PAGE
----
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J Morphol. 2001 Nov;250(2):173-84.

New vascular system in reptiles: anatomy and postural hemodynamics of the vertebral venous plexus in snakes.

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Department of Zoology, University of Florida, Gainesville, Florida, USA.


Using corrosion casting, we demonstrate and describe a new vascular system--the vertebral venous plexus--in eight snake species representing three families. The plexus consists of a network of spinal veins coursing within and around the vertebral column and was previously documented only in mammals. The spinal veins of snakes originate anteriorly from the posterior cerebral veins and form a lozenge-shaped plexus that extends to the tip of the tail. Numerous anastomoses connect the plexus with the caval and portal veins along the length of the vertebral column. We also reveal a posture-induced differential flow between the plexus and the jugular veins in two snake species with arboreal proclivities. When these snakes are horizontal, the jugulars are observed fluoroscopically to be the primary route for cephalic drainage and the plexus is inactive. However, head-up tilting induces partial jugular collapse and shunting of cephalic efflux into the plexus. This postural discrepancy is caused by structural differences in the two venous systems. The compliant jugular veins are incapable of sustaining the negative intraluminal pressures induced by upright posture. The plexus, however, with the structural support of the surrounding bone, remains patent and provides a low-pressure route for venous return. Interactions with the cerebrospinal fluid both allow and enhance the role of the plexus, driving perfusion and compensating for a posture-induced drop in arterial pressure. The vertebral venous plexus is thus an important and overlooked element in the maintenance of cerebral blood supply in climbing snakes and other upright animals.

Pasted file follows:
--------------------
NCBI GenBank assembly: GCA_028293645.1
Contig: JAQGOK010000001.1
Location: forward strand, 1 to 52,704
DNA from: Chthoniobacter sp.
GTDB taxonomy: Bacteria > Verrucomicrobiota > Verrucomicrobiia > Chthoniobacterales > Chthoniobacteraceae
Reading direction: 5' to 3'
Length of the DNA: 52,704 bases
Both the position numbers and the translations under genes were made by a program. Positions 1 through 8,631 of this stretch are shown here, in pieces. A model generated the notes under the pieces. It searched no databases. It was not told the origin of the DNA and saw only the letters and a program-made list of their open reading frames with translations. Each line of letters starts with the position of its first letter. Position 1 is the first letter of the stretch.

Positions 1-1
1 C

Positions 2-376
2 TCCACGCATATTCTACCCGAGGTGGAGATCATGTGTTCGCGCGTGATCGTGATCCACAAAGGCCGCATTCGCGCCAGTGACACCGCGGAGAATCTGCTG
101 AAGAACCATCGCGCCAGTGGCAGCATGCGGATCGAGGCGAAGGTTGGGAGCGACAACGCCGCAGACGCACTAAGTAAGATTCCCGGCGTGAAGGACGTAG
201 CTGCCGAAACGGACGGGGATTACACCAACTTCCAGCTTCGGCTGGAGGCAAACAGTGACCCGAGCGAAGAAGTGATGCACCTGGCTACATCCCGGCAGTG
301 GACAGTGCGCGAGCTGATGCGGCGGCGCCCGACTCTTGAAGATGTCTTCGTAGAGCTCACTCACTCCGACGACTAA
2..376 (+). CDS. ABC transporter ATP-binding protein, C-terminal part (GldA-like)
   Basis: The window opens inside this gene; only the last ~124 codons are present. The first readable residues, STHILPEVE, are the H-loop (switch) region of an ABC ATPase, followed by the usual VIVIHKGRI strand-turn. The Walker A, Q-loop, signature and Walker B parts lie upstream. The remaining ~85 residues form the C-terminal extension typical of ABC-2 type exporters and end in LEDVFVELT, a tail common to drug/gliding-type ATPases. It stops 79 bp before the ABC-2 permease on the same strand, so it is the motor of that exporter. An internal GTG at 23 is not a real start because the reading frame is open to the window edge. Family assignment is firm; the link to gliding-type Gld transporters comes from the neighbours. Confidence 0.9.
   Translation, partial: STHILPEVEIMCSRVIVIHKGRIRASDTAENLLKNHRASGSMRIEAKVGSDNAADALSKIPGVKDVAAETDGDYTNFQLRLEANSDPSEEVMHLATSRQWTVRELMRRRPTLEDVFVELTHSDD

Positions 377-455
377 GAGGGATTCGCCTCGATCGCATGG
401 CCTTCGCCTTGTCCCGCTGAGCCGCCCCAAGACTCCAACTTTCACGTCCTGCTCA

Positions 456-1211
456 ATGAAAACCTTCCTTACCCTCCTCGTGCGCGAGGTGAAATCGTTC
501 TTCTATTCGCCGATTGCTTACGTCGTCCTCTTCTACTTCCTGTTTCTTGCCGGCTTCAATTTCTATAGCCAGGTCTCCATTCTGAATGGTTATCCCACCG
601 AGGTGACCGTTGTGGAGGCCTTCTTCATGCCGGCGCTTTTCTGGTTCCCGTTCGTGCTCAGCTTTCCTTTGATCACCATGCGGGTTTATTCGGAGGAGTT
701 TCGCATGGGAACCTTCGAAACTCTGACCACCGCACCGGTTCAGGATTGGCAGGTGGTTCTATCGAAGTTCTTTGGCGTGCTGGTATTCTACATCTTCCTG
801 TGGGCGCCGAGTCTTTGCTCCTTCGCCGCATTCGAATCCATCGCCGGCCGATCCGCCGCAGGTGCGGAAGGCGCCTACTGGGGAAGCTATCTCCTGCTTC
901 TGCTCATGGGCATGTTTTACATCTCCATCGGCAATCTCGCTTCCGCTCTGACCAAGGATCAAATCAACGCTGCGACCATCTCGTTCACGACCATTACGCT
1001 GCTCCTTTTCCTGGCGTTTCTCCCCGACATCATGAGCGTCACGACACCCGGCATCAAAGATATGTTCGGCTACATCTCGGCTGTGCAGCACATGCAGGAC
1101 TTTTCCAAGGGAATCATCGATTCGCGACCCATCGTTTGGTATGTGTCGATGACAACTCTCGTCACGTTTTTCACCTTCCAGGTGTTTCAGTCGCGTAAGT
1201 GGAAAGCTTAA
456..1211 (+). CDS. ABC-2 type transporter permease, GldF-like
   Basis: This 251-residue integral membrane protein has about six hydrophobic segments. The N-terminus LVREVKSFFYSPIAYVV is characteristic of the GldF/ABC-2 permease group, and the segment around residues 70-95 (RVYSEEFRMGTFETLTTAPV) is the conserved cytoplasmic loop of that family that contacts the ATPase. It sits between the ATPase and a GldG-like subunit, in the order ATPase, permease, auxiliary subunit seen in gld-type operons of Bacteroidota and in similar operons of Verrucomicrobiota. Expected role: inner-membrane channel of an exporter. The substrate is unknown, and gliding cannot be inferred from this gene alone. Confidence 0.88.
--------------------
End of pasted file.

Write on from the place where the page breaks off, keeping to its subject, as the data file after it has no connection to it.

[Indexed for MEDLINE]

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